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The Mess: The messy places in life—and the messy places within ourselves—present us with a choice. Because the mess is where our shame collides with grace. We can choose to succumb to shame. Or we can fight back. Come visit The Mess, and join the rebellion against shame. 

Preview: My next post will be this Friday and is tentatively entitled “Why Couples Shouldn’t Do Couples Therapy (Says the Couples Therapist).”  

Disclaimer: This post is not professional advice. It should be read as you would read a “self-help” book. For professional and customized advice, you should seek the services of a counselor, who can become more intimately familiar with your specific situation. Counselors can be located through your insurance network or through your state psychological association.

Kelly is a licensed clinical psychologist and co-founder of Artisan Clinical Associates in Naperville, IL. He is also a writer and blogs regularly about the redemption of our personal, relational, and communal lives. Kelly is married, has three children, and enjoys learning from them how to be a kid again. You can find him on Facebook, Twitter, and Google+.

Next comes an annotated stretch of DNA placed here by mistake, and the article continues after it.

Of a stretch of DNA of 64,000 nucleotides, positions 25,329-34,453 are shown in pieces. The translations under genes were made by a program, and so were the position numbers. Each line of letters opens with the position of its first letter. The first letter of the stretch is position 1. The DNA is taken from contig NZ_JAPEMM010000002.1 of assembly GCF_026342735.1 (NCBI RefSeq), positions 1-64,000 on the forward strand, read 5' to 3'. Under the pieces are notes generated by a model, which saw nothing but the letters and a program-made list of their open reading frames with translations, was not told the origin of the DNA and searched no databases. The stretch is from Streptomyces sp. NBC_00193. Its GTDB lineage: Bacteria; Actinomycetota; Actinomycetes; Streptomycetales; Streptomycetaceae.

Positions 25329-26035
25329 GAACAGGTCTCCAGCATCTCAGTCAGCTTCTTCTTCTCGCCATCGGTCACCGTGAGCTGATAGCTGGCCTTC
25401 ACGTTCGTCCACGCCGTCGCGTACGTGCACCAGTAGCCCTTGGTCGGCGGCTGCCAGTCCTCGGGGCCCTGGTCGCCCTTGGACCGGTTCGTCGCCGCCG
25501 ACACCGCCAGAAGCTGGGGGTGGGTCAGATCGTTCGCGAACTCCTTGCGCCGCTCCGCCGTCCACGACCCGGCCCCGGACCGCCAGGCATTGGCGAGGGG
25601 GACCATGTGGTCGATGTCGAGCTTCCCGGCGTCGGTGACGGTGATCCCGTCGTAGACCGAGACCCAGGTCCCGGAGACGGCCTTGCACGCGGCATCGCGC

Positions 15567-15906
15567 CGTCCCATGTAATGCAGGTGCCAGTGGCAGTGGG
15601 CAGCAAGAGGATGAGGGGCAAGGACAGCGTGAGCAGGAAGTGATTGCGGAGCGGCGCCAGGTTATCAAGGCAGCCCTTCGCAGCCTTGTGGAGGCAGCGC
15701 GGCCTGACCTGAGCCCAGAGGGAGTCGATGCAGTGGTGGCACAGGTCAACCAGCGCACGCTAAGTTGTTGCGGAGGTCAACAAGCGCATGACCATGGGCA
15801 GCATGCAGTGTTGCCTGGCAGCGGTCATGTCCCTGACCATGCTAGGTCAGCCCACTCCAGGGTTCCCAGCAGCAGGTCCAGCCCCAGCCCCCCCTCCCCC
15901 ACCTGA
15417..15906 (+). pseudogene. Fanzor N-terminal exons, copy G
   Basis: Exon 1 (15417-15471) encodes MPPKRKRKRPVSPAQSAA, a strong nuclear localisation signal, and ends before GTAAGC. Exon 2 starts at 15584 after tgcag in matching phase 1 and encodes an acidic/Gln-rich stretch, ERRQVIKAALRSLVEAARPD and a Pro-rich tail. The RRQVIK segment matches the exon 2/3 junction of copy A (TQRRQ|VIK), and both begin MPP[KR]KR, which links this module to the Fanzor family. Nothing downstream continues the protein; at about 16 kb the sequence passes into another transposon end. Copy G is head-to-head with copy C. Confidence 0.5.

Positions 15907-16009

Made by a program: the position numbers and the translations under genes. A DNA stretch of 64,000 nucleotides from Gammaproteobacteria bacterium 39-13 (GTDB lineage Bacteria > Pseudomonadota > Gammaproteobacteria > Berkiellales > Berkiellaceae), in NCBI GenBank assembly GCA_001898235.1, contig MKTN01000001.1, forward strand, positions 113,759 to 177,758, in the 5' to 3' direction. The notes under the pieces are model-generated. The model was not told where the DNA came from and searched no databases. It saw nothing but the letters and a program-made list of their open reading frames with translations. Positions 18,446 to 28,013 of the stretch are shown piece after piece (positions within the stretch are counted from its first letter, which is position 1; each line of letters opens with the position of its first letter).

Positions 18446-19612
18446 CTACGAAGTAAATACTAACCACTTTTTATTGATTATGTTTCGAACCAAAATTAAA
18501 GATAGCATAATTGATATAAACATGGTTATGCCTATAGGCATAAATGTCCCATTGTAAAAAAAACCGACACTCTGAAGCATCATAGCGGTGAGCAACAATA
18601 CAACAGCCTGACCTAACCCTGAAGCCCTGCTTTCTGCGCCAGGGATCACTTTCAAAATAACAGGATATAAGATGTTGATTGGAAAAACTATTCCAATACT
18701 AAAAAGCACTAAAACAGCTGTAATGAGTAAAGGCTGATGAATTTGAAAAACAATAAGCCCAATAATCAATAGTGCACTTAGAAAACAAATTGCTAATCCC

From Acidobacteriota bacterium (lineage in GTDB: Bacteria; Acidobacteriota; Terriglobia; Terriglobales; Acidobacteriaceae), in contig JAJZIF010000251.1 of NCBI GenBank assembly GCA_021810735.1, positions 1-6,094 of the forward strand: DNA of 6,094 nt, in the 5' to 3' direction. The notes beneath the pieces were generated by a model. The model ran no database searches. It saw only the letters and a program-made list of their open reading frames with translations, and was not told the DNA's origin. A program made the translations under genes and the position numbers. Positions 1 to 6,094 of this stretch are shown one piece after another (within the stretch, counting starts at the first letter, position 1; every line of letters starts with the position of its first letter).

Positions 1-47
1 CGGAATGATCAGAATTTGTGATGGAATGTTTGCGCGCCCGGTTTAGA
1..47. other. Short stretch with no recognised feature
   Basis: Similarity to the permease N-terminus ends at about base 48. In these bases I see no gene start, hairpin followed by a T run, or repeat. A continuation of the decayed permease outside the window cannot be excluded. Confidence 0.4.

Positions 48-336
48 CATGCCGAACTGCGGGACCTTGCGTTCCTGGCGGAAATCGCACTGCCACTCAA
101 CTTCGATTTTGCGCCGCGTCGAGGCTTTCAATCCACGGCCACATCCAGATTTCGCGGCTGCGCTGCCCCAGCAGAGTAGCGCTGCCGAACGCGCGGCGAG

Please note: I reserve the right to delete comments that are offensive or off-topic.

14 thoughts on “The One Thing with the Power to Bring Us All Together

  1. I wouldn’t have deflated the beach ball on the first place, as you were perhaps in a hurry to do so before your first Monday appointment with a client? Why comparing deflating the ball with suffering? If the suffering was to not be seen by the client with a beach ball in your office, why not been spontaneous? …At the end of the day, that beach ball represented gratitude coming from your clients and a way of making your Monday different. You might have lost the opportunity of looking at that ball during the whole day and enjoying it and you caused suffering upon yourself by deflating the ball. Your choice!?

    • Whoops, I guess I should clarify a couple things. Those are great questions, Juanita. The beach ball was actually given to me by my colleagues rather than my clients. And unfortunately, my office is so tiny that there would have been nowhere to sit if the ball had stayed inflated! 🙂 But your point is well taken and I think it has to do with letting the therapy process be as messy and spontaneous and transparent as life itself, and I will be taking that reminder into my day with me today. Thank you!

  2. I think you are on to something. In the course of unexpected illness, a bridge can be forged and as a result the competition ends. Your family and friend rally around and you can find common ground when in the past you would have let the messy things in life separate you.

    • Jenn, For the sake of length, I deleted a section about how weddings tend to generate conflict and divisiveness but funerals seem to promote healing and togetherness. I’m with you, I think illness and suffering remind us what is important in the end.